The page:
Gardening in the Age of the Moving Image
October 30, 2012
This blog post begins a series of pieces about our film and media arts initiatives here at American Art. First up, Michael Mansfield, associate curator of film and media art, fills us in on our upcoming exhibition Nam June Paik: Global Visionary, which opens December 13 and runs through August 11, 2013.
Next month we will install 310 living plants in our gallery. An unruly mix of Warneckii, Aglaonema, Pathos, and Areca Palms, potting soil and planters will welcome visitors to our exhibition, Nam June Paik: Global Visionary. The plants are part of Paik's groundbreaking installation titled TV Garden, on loan from the Solomon R. Guggenheim Museum in New York. Paik's garden also includes sixty-five cathode ray tube televisions sets (CRTs), multiple video and audio amplifiers, speakers, cables, 2x4s, green paint, and the pioneering, single channel video Global Groove from 1973. But don't get too distracted by the flickering green spectacle. There is a great deal more to this beneath the topsoil.
The subject of the exhibition is the artist Nam June Paik. He died in 2006 but his art and legacy continue to inspire generations. We speak very fondly of him around the museum. Our senior curator of media art, John Hanhardt, was a friend of the artist and worked with him for many years. In 2009 we acquired his complete estate archive, which helps shape the foundation of our Film and Media Arts program. Nam June Paik's contributions as an artist cannot be overstated. He democratized technology and transformed video into an artist's medium. He redefined art making globally.
Normally, we would not place living plants in our gallery space. Paik was constantly challenging those conventions. Trained as a musician and acting as a performance artist in the early 1960s, he was an important part of the Fluxus network, an international art movement that exploded various disciplines and sought to mash-up high and pop cultures. Fluxus founder George Maciunas authored a manifesto stating that, among a host of other goals, Fluxors aimed to "PURGE the world of dead art" and "promote living art". In response and collaboration, Paik incessantly broke things, from musical scores and violins, to TV sets and robots. As an avant-garde artist, he mangled the mechanics of pianos, intervened in scores for performances, and manipulated the circuitry of CRTs. By doing so, Nam June Paik fused some humanity with our techno-cultural progress and changed the way we see art and ourselves.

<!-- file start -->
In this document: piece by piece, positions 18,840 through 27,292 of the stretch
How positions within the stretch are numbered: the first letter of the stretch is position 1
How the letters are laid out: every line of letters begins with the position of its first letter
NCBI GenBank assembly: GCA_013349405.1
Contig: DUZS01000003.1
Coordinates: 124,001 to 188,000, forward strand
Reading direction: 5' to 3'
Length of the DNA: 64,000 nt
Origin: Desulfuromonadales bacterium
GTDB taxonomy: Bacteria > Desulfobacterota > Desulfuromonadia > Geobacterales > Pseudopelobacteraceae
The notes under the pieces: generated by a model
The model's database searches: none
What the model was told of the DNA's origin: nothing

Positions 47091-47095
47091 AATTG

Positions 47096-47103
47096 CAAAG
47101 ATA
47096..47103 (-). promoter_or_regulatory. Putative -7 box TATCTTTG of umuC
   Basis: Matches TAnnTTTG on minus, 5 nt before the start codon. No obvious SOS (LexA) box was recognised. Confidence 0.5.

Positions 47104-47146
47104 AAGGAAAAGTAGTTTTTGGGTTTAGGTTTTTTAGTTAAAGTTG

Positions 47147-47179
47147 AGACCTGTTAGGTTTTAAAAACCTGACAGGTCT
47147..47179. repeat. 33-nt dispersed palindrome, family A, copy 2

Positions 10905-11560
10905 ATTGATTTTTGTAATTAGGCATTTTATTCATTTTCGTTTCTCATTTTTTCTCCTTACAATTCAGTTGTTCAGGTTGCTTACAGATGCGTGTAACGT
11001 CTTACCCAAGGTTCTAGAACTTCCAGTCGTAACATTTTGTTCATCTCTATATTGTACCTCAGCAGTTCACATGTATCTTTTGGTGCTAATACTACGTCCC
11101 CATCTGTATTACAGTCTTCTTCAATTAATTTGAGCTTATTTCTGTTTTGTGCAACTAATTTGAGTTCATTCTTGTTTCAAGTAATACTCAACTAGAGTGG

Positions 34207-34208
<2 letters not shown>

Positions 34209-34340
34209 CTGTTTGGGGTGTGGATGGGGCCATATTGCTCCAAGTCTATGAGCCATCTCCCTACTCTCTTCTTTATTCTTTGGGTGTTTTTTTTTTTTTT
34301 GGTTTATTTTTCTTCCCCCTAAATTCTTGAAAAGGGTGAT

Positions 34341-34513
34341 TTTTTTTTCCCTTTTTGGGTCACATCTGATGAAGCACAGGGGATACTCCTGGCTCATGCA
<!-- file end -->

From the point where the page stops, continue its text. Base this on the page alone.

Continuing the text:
It is from this practice that TV Garden grows. The first installation of TV Garden took place at the Everson Museum of Art in 1974. It has since been re-rooted in numerous museums and galleries around the world. A truly living artwork, each new installation assumes a slightly different form. Compositionally, the artwork takes its shape from a loosely arranged script organized by Paik: powered TVs playing Global Groove with sound interspersed with live plants. Beyond this script, the installation is flexible. The space and the material are more or less open to interpretation. The plants are locally grown, (if our museum was in Brazil, the plants might be more tropical). The televisions are merely what are available in an array sizes. Paik called this "maximum decontrol." "Surprises and disappointments are built in the machine."
Conceptually, the artwork is much more than the sum of its parts. Beyond the simple math of adding plants to TVs, Paik has rather optimistically added life to electronics. He invokes an array of compelling ideas about technology and humanity and possibilities for our ever-expanding global culture. Quoting my friend and mentor John Hanhardt, the growth of our media environment "is echoed in the plants, as the videotapes flicker like glowing electronic flowers."
Nam June Paik: Global Visionary opens December 13 and runs through August 11, 2013. Please join us for a stroll around the garden.
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